He's doing the main theme (EEDE-D) and plays an E when he should have slid down to the last D of the phrase. You can hear it and see it.

I've never felt bad about my mistakes since.

Contributing Member

U.S. - Virginia

Nov 1st, 2018 02:21 PM   Edit   Profile  

Yea, those mistakes are there on a minute level for them. Sometimes they have big clams. This is why I could never perform classical pieces. I make too big of clams. I actually have seen some music I swear is performed perfectly, and it seems as though perfection was given precedence over music certainly to it's detriment.

Contributing Member

A sore

for sighted eyes
Nov 1st, 2018 03:14 PM   Edit   Profile  

Energy and execution are related, but they do have a huge effect on the music experience.

I've discovered this over years of listening to live and recorded music, and it is readily apparent when I've listened later to a recording of a concert that I attended.

At a live show there's a whole lot more going on than sound in your ears. There are fog machines, blinky lights, lasers, hawt wimmerns, and lots of really expensive gear on display. And there's loud music. There's so much energy in the air, you can stand up a coffee spoon in it. If the drummer drags a bit here or there, or the guitar guy clams a note, it's no big deal. It's LIVE music, baby!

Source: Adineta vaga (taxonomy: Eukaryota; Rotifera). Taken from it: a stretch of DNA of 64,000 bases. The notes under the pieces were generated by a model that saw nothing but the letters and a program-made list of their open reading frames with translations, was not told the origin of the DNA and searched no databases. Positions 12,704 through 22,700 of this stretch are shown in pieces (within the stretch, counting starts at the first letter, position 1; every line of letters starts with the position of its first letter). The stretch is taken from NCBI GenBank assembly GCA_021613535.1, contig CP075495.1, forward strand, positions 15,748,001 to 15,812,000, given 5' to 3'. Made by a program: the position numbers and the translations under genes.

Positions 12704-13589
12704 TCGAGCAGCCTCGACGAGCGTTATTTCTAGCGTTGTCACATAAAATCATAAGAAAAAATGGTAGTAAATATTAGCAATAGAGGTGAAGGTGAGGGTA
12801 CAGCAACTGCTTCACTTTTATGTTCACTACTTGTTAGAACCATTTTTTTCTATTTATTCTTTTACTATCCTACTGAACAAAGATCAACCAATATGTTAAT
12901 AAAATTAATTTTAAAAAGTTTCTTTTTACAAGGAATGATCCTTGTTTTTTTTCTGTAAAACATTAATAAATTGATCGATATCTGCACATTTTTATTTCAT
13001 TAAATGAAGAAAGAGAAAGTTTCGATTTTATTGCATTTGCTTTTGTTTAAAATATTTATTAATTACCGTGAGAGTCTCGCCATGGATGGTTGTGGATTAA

Sitting at home and listening to music at more moderate, neighbor-friendly levels is completely different. You're focused only on the execution, and anything that's out of place is like a phart in church. You'll hear it every time.

Contributing Member

U.S. - Virginia

Nov 1st, 2018 09:49 PM   Edit   Profile  

You know the other aspect of it is that the pros also don't even think twice about a mistake when it happens. It's like being the ultimate zen master. Some guy insults your mama and you don't even flinch.

Part of that is because mistakes become the exception and not the rule. So when it happens they probably think "huh, how about that" and it doesn't shake them.

When I make a mistake its "eye roll, ugh, again, here we go, why can't I play right. Im such a failure at life"

Learning to make mistakes is an interesting thing.

Contributing Member

Vero Beach FL

Tbird Greg
Nov 2nd, 2018 06:30 AM   Edit   Profile